The second volume, A Galaxy Far, Far Away: Exploring the Star Wars Comics, will examine the history of Star Wars comic books. More than a thousand comics have been produced from a variety of publishers, including Marvel, Blackthorne, the L.A. Times, Dark Horse, Scholastic, Tokyopop, and more. The comics have spanned the history of the franchise, from millennia before Anakin Skywalker's birth to beyond Luke Skywalker's death, and have focused on every aspect of the Star Wars universe: Jedi, Sith, clones, politics, droids, the underworld, romance, and even the much-maligned Ewoks.

We're thrilled to feature a foreword by fan-favorite comics writer John Ostrander, as well as essays by Mike Beidler, Jean-François Boivin, Joe Bongiorno, Nathan Butler, Christopher Cerasi, Ian Dawe, Win Scott Eckert, Matthew J. Elliott, Glenn Greenberg, Steven Greenwood, David A. McIntee, Martín A. Pérez, Tom Speelman, Matthew Sunrich, and me and Joe B. And it's all wrapped up in another charming cover by Kevin Colden and Miss Lasko-gross that continues what the couple started with their artwork for the first book.

The third volume, focused on Star Wars novels and other corners of the franchise, is titled A More Civilized Age: Exploring the Star Wars Expanded Universe. More than 250 Star Wars novels have been published by Del Rey, Bantam, Ballantine, and other companies, aimed at both young and adult readers. Spanning the decades before, during, and after the films' events, the books have spawned new galactic governments, explored the nature of the Jedi and the Sith, and developed the mythos well beyond merely a series of films and television shows. The Expanded Universe (now called "Legends") has grown exponentially, comprising not only the novels and comics, but also video games, radio shows, role-playing games, and more.

Discussing these works in our final essay batch will be iconic Star Wars novelists Timothy Zahn (writing the foreword) and Ryder Windham, as well as Mike Beidler, Joe Bongiorno, Nathan Butler, Drew Campbell, Ian Dawe, Joseph Dilworth, Mario A. Escamilla, Sabrina Fried, Rocko Jerome, David A. McIntee, Alex Newborn, David Pipgras, Lou Tambone, Matt Wilkins, Ethan Wilson, Steven H. Wilson, and, as usual, me and Joe. Kevin Colden and Miss Lasko-gross once again turned in a great cover, thematically linked to the first two. When placed side by side, these three covers (like Pat's two Planet of the Apes covers) tell a fun story.

As a Star Wars fan going all the way back to my tenth birthday in 1978, and as someone who has done a chunk of work for various Lucasfilm licensees (he said immodestly), I jumped at the chance to edit these books as well. How could I not? It's Star Wars, and no matter how far I may roam, I always seem to come back home to that universe eventually. After that? Well, Joe and I will be working on additional Sequart volumes in other franchises, not yet announced or assigned. In the meantime, Hasslein's releases in 2016 will include James McFadden's Fighting for Freedom: The Unauthorized G.I. Joe Chronology, Jean-François Boivin's If It Bleeds: The Unauthorized Chronology of the Alien/Predator Universe, and more.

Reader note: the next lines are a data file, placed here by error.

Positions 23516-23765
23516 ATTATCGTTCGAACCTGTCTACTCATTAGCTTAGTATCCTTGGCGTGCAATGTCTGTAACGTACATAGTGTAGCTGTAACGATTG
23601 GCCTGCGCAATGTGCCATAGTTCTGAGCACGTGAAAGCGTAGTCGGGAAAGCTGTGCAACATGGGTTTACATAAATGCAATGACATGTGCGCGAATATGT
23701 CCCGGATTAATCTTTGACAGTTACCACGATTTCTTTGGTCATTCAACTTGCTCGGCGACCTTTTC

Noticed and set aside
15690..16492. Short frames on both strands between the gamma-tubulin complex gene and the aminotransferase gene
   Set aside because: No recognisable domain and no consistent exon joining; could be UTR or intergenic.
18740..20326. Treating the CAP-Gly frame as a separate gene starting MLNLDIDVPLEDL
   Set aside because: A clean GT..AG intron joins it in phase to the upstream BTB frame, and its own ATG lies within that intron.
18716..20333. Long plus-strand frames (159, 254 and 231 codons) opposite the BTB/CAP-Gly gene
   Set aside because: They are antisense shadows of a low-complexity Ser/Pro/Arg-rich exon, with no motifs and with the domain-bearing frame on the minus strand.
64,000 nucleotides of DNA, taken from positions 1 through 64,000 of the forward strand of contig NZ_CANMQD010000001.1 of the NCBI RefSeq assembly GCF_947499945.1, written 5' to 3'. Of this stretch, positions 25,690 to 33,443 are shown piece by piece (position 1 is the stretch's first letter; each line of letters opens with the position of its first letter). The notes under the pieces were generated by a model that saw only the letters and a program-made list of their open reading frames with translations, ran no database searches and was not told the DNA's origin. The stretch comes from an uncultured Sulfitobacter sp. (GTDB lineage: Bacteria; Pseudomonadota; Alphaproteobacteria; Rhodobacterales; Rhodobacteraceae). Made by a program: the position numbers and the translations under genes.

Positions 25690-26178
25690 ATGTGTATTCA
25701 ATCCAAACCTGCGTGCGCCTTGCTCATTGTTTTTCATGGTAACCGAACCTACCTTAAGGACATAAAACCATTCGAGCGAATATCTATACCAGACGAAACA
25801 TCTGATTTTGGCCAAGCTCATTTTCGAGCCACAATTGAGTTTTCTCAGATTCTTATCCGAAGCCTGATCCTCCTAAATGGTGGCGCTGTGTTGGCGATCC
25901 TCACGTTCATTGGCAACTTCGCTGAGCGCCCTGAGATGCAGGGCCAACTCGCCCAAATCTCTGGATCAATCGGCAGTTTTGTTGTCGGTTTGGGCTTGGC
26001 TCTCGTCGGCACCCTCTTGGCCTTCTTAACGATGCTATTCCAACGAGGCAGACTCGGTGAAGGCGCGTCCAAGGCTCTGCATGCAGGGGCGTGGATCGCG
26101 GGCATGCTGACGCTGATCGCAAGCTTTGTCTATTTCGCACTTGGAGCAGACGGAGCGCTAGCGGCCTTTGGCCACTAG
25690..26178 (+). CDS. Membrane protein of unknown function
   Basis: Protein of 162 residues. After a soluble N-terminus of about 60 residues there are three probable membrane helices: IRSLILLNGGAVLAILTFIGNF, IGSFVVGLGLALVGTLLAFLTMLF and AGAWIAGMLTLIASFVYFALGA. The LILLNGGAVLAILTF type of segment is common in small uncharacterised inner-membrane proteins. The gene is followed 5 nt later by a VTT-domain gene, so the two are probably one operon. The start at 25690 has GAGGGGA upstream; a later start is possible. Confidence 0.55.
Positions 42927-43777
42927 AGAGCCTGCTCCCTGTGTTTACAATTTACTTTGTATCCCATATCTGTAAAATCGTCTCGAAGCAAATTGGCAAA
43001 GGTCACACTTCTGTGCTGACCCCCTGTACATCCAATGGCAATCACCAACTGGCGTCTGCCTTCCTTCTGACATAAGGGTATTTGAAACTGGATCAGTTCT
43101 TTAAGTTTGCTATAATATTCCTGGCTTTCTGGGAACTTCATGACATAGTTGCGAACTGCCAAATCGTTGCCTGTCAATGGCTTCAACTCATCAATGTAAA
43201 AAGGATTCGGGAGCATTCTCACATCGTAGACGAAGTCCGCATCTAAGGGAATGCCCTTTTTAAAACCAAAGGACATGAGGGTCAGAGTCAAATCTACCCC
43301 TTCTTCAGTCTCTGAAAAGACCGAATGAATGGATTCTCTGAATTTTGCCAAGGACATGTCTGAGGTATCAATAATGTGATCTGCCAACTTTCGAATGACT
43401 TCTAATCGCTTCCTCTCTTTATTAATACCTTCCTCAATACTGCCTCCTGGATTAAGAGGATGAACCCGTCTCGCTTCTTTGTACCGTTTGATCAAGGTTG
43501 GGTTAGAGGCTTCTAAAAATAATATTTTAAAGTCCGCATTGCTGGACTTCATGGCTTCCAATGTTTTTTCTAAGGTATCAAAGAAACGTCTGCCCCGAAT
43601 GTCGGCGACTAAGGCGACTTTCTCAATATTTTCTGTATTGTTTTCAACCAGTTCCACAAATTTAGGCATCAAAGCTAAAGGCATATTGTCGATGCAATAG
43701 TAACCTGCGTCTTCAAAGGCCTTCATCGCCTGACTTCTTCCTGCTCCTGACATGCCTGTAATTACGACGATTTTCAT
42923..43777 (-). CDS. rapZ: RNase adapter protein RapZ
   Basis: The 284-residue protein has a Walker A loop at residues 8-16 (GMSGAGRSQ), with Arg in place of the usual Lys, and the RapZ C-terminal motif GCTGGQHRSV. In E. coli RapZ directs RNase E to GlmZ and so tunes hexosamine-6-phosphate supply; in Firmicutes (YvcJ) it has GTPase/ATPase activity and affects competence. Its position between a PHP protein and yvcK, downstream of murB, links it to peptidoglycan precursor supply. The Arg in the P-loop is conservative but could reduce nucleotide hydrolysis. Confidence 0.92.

It's an exciting time for me, Joe B., and my Hasslein partner Paul Giachetti (whose own two-book set, Total Immersion: The Comprehensive Unauthorized Red Dwarf Encyclopedia, has been a big success for us) these days, and I try hard never to take that for granted.

The best aspect of collaborating with so many other writers, editors, and artists—not only at Hasslein Books, but also on these Sequart anthologies—is the opportunity to work with people I like and respect. Since I try hard to surround myself with only such types, I'm as pleased to be involved in these books as James Bond and Jim Kirk would be in a room full of Fembots… as Doctor Zaius would be at a history book-burning event… as Luke Skywalker would be at an incest-themed film festival… as… well, you get the picture.

But, wait... there's more! We've got other as-yet unannounced projects in the works for Hasslein, Sequart and other publishers as well, including yet another Planet of the Apes project for a major publisher that I'm particularly ecstatic about, as my co-editor Jim Beard and I will have the profound privilege of working with such amazing award-winning authors as… oh, wait. I can't say anything about that one yet.

Soon. Stay tuned.

Ed. note: Amidst the sea of overwhelmingly positive responses, I received a single less-than-satisfied comment about the third Star Wars cover (I will leave the letter sender nameless since he's a good friend of mine), which is that having the girl holding a droid from The Force Awakens is inappropriate in a book about the Expanded Universe. However, I absolutely disagree. She's clearly a fan of both versions of Star Wars, so she's embracing the new while her friends happily read the old. These books aren't anti-Disney; they look at everything fairly, including the end of the EU and the Disney changeover. The major focus is, of course, on the Expanded Universe since that encompasses decades' worth of material (hence the massive shelves from which they're pulling their books), but to ignore the new materials would do a disservice to those who enjoy them.

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At August 27, 2015 at 2:24 PM , Blogger John Small said...


At August 27, 2015 at 4:37 PM , Blogger Unknown said...

Glad to be a part of some of these! Exciting!

At August 27, 2015 at 4:43 PM , Blogger Hasslein Books said...

Lou, your Shadows essay is a true highlight.

At August 27, 2015 at 5:23 PM , Anonymous Anonymous said...

It's been a fun ride, working on the Trek, Apes, and Star Wars essays.

At August 27, 2015 at 5:24 PM , Anonymous Anonymous said...

It's been a fun ride, working on the Trek, Apes, and Star Wars essays.